Ed’s squadron of twelve PBM-5 Mariner aircraft was assigned long patrol missions, often 10-15 hours in duration. Their mission was to seek out submarines, as well as to provide search and rescue as needed. In addition to providing maintenance for the aircraft, his squadron also provided flight crew for the patrols. Ed worked himself up to Flight Engineer, with responsibility for engine and fuel control, and liked it so much he filled in for others. He flew as crew on every one of the twelve ‘boats’ (as they were called) in his squadron.
He remembers “We had twin-50’s in the nose and the tail, and single waist 50’s. We could carry torpedoes between the nacelle and the hull, and we had two bomb-bays underneath. At the nacelle, we carried depth charges. We had a 2-burner electric stove for the long flights. If you took all the bombs off and put in bomb-bay tanks, we could fly over 20 hours easily. The engines were the best engines I ever operated with, the PW 2800’s.”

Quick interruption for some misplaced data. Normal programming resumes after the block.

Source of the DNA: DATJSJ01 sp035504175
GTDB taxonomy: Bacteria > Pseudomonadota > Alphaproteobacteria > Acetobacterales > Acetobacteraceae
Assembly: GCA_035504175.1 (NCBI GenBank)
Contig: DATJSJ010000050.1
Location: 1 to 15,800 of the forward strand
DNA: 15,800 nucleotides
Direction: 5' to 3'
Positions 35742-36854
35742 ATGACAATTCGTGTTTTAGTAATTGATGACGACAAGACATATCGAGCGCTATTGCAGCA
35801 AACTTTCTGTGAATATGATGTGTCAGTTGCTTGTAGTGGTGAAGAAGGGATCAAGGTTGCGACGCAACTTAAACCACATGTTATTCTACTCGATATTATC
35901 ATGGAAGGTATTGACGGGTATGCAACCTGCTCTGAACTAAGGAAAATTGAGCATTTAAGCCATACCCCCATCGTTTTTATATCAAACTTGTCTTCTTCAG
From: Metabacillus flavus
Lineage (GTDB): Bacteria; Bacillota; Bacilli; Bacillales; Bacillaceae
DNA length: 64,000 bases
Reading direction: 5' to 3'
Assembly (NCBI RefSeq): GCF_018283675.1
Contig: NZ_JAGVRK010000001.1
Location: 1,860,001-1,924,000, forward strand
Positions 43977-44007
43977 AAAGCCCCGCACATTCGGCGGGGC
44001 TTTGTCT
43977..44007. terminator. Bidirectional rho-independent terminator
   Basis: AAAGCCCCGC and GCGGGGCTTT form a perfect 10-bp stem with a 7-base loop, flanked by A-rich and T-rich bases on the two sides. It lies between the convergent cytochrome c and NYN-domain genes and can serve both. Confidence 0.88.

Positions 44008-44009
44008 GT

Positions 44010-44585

Ed says, “I really liked those airplanes. I really felt it was like my home.” During his time with his squadron, Ed flew over 218 missions. However, not all the missions were smooth. He remembers losing an engine, and jettisoning everything including fuel to lose weight, and doing an open sea landing. With help from Search and Rescue, he and his crew tried to fix the engine, and could take off the next morning and limp home.
“We lost a lot of guys in my squadron, and I miss them.” In March 1953, his squadron was in Puerto Rico for an Operational Readiness Inspection, and the 10 Boat took off. “We were listening on the radio, and could hear flight control calling out for ‘10 Boat’, but no answer. We took off, but were soon called back as 10 Boat was considered ‘Missing’.” After refueling, Ed’s crew helped the fleet search over 36,000 square miles. “We never found them, and it was all eleven guys. I had flown with 10 of the 11.” The remembrance of that day and of the missing crew members still haunts and upsets Ed.